Annable: Well, I think stop-motion inherently gives our films a really unique look. There’s something in this day and age where CG imagery has gotten to such a level that I don’t think films can get any bigger or louder for spectacle any more. It’s just gotten to a point where it’s so well done and as audience we all kind of feel like we’ve seen it before at this point. Yet, here is stop-motion still existing out there and we’re still making films that way, but suddenly it’s becoming a very unique and different feel. I don’t think audiences necessarily know why, but they can feel it when they watch our films that it’s different and it’s offering a new perspective.
Stacchi: Yeah, and I feel like that stop-motion inherently has this tactile quality where you just want to reach out and grab it. It harkens back to your memory as a child of playing with a doll or playing with a little soldier or a model train set. I think everybody has those memories, whether they are deep in their head, and there’s something about the miniature quality and the tactile that sets it apart from all of the slicker, colder, plastic CG stuff.
I heard it took a bit of time to figure out the look of the characters. For the Boxtrolls, they reminded me of minions with much grander personality and just more distinct. Did they start out more generic?
Annable: It’s funny. We were in the process of making the movie when the first Despicable Me came out and we were like, “Oh, no.” [All laugh.] People are going to think these are our Boxtroll minions. No, from the very beginning we knew the core of the story inspired by Alan Snow‘s book was the story of this boy that had been raised underground by Boxtrolls and around him had risen this surrogate family. So we always knew that we wanted to have the best potential Boxtroll parents for Eggs and so a pairing of the gruff, kleptomaniac Shoe, with the more responsible and tended Fish was a nice pairing to sort of orbit around Eggs. Then it was just coming up with individual personality traits, kind of like the Seven Dwarfs for the rest of the Boxtrolls because we knew they would get a limited amount of screentime so you needed to get who they were rather quickly. I always grew up with Gremlins and that factored into some of the ideas in the films.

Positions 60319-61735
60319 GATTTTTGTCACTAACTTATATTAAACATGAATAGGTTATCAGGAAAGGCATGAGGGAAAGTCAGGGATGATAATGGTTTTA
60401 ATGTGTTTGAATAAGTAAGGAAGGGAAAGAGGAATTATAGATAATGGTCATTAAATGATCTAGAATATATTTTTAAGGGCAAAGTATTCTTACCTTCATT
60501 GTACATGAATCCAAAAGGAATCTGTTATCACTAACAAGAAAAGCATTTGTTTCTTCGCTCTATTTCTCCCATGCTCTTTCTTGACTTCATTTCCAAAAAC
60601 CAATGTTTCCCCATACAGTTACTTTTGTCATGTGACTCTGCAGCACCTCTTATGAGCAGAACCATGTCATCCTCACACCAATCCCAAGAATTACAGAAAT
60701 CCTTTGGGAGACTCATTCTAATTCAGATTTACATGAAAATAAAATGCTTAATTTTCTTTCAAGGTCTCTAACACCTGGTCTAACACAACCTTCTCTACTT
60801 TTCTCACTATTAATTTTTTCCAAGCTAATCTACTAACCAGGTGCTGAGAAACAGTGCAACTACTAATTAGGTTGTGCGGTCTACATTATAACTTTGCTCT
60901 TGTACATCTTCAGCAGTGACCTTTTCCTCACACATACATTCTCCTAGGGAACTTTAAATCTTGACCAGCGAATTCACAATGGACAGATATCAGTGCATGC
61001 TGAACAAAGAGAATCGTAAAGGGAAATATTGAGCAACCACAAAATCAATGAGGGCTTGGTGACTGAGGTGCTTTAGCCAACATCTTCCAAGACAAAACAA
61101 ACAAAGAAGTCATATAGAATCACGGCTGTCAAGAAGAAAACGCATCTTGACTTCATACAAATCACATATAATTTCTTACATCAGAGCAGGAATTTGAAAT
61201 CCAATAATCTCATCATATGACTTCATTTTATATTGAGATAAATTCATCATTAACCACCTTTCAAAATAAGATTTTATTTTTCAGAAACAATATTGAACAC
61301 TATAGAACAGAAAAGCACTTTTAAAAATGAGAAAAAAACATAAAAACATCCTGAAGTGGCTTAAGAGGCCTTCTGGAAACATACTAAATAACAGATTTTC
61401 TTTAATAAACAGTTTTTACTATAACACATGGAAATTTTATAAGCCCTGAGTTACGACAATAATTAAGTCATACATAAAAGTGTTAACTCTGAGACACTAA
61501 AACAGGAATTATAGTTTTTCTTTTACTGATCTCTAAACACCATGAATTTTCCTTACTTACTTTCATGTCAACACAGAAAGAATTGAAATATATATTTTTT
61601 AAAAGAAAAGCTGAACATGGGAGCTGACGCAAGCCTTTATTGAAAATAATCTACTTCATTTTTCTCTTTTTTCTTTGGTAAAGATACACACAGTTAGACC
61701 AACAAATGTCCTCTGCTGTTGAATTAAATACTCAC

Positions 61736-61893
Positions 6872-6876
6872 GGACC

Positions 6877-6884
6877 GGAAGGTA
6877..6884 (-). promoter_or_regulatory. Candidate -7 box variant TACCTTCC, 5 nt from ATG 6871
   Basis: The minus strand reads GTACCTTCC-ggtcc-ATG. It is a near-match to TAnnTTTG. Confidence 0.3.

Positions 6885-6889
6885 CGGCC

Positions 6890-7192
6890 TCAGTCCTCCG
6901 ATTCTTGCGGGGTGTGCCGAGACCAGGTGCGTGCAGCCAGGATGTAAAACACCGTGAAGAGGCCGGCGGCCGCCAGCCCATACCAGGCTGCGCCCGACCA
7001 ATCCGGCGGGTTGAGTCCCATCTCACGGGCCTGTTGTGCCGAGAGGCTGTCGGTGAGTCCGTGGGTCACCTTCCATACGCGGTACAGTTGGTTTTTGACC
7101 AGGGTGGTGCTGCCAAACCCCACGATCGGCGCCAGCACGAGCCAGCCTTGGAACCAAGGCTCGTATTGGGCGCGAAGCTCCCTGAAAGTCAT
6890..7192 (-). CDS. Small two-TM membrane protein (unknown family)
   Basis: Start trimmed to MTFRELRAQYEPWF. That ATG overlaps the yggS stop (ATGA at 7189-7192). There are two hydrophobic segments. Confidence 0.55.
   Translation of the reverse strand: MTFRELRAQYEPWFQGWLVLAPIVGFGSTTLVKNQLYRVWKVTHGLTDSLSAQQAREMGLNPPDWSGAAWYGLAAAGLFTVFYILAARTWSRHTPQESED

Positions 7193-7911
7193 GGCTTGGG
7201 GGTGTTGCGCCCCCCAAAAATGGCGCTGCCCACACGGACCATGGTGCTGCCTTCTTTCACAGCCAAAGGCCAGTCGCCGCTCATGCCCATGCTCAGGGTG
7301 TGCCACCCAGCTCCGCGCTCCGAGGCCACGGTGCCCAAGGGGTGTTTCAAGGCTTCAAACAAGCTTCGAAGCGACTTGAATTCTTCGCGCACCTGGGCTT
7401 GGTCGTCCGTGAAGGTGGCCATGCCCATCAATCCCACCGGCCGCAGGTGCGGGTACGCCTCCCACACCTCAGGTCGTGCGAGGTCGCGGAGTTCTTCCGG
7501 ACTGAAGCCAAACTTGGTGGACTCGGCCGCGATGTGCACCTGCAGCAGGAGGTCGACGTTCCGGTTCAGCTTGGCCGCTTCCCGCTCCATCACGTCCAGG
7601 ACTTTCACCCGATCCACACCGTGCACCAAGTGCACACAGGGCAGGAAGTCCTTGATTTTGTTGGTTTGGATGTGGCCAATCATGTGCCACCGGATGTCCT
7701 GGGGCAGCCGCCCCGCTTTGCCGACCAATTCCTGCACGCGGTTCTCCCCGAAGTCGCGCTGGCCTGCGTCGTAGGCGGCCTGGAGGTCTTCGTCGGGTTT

Stacchi: Basically, in my head, as a kid I found a baby raccoon after his mother got ran over by a car, so I had this pet raccoon and I had this really great husky that the raccoon thought it was is mother, so that’s basically Fish and Shoe in my mind.
I was also reading you screened a few films to get your voice cast inspired. Kes was one, which is one of my all-time favorites.
Stacchi: Yes! Kes. I’ve always loved Kes. We watched it as a story department. There’s something about these lost boys, specifically the character of Eggs, whose name is Arthur in the book, and then these Boxtrolls, which are kind of like the lost boys in Peter Pan. And I loved that boy in Kes. I loved the way he looked. I wanted to use him as inspiration for the way Eggs looked. Luckily, Isaac Hempstead-Wright [the voice of Eggs] actually looks like that boy in Kes, but that came much later. Yeah, I’ve always loved that movie and when I started this project my son had just been born, so the story really resonated about this orphan boy and the absentee father and the surrogate families and stuff he grew up around.
Annable: David Lean‘s Olivier Twist was a film Tony referenced a lot. For me, when I came on the project, I felt like a lot of what was being created in the world was akin to Delicatessen and City of Lost Children, the Marc Caro and Jean-Pierre Jeunet films. Those were definite influences.